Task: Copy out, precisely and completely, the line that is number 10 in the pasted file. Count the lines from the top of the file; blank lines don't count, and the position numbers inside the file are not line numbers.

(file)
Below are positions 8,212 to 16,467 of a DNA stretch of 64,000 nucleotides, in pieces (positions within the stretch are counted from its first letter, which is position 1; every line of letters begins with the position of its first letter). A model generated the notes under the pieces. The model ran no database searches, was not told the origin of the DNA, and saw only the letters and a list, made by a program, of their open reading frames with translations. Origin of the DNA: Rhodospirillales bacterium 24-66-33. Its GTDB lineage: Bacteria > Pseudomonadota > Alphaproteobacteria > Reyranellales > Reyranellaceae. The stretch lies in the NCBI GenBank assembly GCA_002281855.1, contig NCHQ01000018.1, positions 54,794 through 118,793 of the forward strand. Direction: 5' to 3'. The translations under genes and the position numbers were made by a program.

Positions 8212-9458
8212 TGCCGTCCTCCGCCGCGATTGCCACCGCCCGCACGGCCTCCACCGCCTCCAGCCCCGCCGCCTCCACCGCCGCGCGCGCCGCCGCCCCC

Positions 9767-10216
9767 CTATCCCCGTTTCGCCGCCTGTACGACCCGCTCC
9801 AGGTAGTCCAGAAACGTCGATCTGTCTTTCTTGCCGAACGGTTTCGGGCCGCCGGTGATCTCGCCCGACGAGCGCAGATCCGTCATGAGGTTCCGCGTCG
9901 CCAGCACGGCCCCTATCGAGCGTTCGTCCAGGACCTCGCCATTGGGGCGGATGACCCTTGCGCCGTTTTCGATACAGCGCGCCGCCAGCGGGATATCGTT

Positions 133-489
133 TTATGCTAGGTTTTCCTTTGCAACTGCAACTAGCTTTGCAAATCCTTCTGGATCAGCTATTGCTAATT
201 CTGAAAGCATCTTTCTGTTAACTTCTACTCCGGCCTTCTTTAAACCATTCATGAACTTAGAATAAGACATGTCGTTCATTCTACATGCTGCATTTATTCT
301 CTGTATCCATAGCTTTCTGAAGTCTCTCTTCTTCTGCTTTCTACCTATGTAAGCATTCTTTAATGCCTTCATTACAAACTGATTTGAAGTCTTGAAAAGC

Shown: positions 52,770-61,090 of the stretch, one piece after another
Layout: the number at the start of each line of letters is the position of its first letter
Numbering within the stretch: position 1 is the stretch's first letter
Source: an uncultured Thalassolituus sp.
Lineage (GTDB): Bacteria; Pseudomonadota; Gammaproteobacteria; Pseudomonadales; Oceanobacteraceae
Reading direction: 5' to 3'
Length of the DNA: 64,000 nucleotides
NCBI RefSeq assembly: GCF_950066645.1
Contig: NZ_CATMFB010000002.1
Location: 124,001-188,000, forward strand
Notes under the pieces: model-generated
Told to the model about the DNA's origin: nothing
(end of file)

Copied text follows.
201 CTGAAAGCATCTTTCTGTTAACTTCTACTCCGGCCTTCTTTAAACCATTCATGAACTTAGAATAAGACATGTCGTTCATTCTACATGCTGCATTTATTCT